“Ties of Blood and Water”
Written by Edmund Newton & Robbin L. Slocum and Robert Hewitt Wolfe
Directed by Avery Brooks
Season 5, Episode 19
Production episode 40510-517
Original air date: April 14, 1997
Station log: Kira, Worf, and Dax welcome Tekeny Ghemor back to the station. With the Dominion having absorbed Cardassia, and with Ghemor’s history with the dissident movement that overthrew Central Command, he’s the best choice to lead the opposition to the new Dominion government. Unfortunately, Ghemor can’t do it because he’s terminally ill. He’s accepted that he’ll never see his daughter again (Kira says Bajoran Security is still looking for Iliana, but they haven’t found her yet), and he can’t lead a Cardassian government in exile. Bashir confirms the diagnosis, and has some treatments that might help, though nothing that will cure him.
Dukat contacts Sisko, demanding that Ghemor be returned to them. Since the Federation doesn’t recognize the current Cardassian government, and there are no extradition treaties between Cardassia and either the Federation or Bajor, Sisko smiles and says that Dukat shouldn’t get his hopes up before hanging up on him.
Kira brings Ghemor—her surrogate father figure—to meet Kirayoshi—Kira’s sorta-kinda-surrogate son. He also reveals that Kira’s life is kind of public knowledge, which rather surprises her.
Ghemor also wants to indulge in a Cardassian ritual where a dying person reveals secrets to a family member. Kira’s the only family he has at this point and he wants to talk to her. Kira goes to Sisko, who says this is a great opportunity, and Kira admits that it is, but she doesn’t want the responsibility.
Ghemor is deteriorating. He’s in the 24th-century equivalent of hospice care, on a biobed that will administer painkillers if things get too bad. Ghemor starts telling Kira about Dukat’s enemies, and a lot more beyond that. He apparently knows every politician on Cardassia.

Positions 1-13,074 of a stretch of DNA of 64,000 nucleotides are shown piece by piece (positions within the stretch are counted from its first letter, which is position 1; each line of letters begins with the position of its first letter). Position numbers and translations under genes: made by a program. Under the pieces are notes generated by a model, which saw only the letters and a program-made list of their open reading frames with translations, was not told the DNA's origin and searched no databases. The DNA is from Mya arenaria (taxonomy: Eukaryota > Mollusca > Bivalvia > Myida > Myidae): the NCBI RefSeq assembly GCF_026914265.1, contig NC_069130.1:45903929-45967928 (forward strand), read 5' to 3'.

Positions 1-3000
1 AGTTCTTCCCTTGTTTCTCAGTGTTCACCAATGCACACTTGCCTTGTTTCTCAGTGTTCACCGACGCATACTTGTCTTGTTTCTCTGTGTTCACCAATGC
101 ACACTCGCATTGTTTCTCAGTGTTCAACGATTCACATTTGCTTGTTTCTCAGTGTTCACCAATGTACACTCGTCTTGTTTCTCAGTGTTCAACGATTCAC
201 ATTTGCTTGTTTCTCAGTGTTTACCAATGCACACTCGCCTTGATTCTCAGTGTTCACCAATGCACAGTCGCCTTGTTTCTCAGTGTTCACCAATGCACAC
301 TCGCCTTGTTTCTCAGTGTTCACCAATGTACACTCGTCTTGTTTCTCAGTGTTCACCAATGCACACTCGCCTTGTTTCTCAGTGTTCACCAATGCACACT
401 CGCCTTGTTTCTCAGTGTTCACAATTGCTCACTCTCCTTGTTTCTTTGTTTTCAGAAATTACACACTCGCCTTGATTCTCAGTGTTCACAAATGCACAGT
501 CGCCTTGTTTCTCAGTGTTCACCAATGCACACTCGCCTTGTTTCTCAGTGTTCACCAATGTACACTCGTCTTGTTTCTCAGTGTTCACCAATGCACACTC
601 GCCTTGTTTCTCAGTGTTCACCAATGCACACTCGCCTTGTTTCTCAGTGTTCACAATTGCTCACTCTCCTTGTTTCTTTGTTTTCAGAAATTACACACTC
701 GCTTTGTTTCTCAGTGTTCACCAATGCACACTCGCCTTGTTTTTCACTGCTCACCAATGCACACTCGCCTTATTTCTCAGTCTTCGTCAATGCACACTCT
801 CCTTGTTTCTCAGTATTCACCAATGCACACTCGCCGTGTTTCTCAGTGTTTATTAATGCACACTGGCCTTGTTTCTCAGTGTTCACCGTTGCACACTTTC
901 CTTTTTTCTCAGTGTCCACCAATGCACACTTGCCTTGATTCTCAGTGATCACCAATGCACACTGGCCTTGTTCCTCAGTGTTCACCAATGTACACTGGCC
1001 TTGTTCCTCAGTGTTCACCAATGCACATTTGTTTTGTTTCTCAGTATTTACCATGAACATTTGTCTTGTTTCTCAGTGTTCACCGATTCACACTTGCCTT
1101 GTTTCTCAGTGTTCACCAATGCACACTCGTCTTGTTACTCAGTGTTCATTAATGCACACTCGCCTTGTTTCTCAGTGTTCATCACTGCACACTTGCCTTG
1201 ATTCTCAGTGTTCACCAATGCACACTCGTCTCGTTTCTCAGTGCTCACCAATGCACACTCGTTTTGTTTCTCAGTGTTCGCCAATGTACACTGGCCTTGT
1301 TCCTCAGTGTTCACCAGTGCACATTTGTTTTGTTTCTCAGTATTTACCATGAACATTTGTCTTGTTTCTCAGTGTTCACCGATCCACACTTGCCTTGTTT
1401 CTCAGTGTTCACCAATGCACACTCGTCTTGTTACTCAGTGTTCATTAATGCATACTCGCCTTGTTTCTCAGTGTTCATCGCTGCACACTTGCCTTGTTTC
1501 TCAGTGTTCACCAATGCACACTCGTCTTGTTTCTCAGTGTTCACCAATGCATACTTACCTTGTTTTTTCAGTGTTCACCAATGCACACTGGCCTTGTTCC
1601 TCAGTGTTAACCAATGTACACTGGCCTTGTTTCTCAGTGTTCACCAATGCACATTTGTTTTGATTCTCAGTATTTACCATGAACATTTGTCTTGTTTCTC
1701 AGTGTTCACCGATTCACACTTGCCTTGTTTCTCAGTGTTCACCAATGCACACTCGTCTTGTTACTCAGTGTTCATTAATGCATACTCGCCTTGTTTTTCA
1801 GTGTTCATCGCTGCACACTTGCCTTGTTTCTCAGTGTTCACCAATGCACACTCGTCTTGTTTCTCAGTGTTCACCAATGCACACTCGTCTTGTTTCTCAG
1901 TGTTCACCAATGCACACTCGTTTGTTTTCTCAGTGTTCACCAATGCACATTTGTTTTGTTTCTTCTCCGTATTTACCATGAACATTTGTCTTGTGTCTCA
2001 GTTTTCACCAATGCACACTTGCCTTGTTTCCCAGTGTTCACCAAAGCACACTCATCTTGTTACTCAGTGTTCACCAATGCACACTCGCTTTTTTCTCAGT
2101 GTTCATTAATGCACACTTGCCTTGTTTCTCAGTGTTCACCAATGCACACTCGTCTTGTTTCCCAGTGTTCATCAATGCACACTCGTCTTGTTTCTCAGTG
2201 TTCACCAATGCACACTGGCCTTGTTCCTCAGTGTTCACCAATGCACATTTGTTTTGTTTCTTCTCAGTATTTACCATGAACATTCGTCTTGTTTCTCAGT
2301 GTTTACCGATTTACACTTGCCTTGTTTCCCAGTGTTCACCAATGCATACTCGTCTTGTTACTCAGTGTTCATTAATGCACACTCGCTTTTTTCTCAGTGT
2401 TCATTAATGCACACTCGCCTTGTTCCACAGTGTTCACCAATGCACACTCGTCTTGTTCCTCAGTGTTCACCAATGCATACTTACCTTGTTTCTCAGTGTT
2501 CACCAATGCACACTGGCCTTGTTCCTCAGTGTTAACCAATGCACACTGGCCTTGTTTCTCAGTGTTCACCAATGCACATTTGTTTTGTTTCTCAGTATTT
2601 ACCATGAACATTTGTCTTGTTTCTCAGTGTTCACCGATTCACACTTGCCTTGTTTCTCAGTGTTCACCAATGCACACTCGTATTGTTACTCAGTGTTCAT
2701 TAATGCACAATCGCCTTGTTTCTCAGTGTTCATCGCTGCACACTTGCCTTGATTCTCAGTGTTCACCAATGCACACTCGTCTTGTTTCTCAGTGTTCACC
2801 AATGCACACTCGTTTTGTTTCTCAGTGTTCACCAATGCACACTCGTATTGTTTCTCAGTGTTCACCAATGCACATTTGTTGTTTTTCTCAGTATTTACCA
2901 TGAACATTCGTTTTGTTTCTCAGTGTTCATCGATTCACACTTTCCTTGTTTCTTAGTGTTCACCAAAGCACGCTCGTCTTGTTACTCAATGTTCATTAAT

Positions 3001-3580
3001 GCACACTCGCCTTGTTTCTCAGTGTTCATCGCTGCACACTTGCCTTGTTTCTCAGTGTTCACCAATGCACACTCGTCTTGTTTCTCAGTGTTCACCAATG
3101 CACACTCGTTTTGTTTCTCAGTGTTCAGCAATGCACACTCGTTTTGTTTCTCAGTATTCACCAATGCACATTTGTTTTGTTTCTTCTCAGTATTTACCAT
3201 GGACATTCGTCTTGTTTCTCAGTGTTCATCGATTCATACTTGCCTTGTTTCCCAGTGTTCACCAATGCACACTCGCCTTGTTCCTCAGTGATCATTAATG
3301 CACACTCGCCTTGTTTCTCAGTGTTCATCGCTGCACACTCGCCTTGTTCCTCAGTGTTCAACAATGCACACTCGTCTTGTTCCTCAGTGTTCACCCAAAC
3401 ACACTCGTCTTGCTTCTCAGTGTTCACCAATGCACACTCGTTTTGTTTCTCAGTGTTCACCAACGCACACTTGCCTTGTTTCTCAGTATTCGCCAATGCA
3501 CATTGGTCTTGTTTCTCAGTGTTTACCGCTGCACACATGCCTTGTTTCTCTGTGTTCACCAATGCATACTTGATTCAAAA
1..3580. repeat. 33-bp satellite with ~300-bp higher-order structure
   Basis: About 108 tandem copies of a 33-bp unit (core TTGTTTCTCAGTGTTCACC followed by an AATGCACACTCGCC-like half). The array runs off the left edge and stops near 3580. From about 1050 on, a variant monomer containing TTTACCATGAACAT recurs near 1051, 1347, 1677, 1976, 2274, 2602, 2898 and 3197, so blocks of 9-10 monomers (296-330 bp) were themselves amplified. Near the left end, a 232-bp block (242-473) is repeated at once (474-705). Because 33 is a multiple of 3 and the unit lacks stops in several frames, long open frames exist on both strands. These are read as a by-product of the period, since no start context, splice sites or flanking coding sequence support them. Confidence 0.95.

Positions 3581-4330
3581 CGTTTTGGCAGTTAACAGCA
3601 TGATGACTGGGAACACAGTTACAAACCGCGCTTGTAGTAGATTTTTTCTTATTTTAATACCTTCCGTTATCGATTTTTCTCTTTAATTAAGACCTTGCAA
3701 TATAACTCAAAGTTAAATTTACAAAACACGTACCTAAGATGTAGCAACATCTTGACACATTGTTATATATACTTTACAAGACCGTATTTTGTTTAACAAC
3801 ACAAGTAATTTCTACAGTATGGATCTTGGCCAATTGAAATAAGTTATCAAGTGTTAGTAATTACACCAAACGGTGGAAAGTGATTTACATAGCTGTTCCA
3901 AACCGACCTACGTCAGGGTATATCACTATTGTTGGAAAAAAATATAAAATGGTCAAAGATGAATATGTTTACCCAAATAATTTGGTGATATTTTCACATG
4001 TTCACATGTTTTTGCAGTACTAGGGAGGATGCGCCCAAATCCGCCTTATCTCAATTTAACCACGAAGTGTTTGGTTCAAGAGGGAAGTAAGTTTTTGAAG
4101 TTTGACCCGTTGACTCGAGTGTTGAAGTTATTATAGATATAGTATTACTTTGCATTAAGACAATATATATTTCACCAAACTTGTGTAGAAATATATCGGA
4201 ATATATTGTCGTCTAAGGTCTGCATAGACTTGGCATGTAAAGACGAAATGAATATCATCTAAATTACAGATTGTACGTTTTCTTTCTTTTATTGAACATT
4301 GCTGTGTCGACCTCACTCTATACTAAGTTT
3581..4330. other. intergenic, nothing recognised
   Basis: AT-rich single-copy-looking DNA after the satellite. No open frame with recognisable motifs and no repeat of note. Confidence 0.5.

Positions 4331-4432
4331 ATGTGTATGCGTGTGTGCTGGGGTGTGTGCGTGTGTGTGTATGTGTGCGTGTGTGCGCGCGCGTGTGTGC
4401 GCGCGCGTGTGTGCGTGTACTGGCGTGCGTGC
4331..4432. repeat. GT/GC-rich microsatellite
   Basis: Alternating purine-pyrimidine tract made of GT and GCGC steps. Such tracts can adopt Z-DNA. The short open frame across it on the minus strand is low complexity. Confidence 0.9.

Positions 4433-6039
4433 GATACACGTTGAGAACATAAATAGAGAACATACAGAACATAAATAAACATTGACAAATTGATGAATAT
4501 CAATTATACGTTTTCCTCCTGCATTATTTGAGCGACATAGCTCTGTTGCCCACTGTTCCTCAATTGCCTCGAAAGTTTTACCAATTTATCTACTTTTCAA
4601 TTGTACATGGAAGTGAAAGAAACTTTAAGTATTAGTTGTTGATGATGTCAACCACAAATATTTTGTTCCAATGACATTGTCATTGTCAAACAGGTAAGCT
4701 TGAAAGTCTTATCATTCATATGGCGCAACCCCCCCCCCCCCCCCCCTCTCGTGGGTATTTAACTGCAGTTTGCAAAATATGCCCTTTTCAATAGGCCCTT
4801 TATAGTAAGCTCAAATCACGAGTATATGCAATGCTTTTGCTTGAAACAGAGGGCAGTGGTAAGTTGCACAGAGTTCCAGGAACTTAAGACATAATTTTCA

As Kira sits with Ghemor, she flashes back to her father dying when she was in the resistance (thus giving us the chance to see Nana Visitor in the world’s most unconvincing wig). He was badly hurt by the Cardassians, and he begs her not to leave him alone in his pain.
Dukat arrives in a Jem’Hadar battleship, armed and ready, asking for Sisko’s decision regarding Ghemor. He beams aboard the station with the Vorta Weyoun. To Sisko’s surprise, Ghemor has been cleared of all charges by the Dominion. Dukat only wants to bring him home so he can have a proper Cardassian funeral.
Ghemor himself is less than interested, even after Dukat offers to tell Ghemor where Iliana is. He won’t deal with the Dominion under any circumstances.
Over the next few days, Kira listens to Ghemor and doesn’t get a lot of sleep. Dukat then comes to Kira with Ghemor’s official military record, which includes being at the Kissia Monastery when it was destroyed. Kira becomes snippy with Ghemor, furious that he kept his past from her. Ghemor admits to everything, and that the Cardassians were monsters, but Kira doesn’t want to hear it.
After Weyoun wins at dabo, to Dukat’s annoyance, Sisko offers to share a drink with Dukat and Weyoun. The bottle of kanar he offers to share turns out to have been delivered to Ghemor, laced with poison—which explains why Dukat won’t drink it.
Odo asks why Kira is being so pissy now. It’s not like Ghemor’s military record was a secret. Kira doesn’t have a good answer, but she does have another flashback: when Furel announces that they found who shot her father, she leaves Taban’s bedside to take revenge against the Cardassians who shot him rather than fulfill her promise to stay by his side.
In the present, Bashir informs Kira that Ghemor won’t live out the hour and he wants to see her—but she doesn’t want to see him. Bashir says that no matter what he did in the past, he shouldn’t die alone.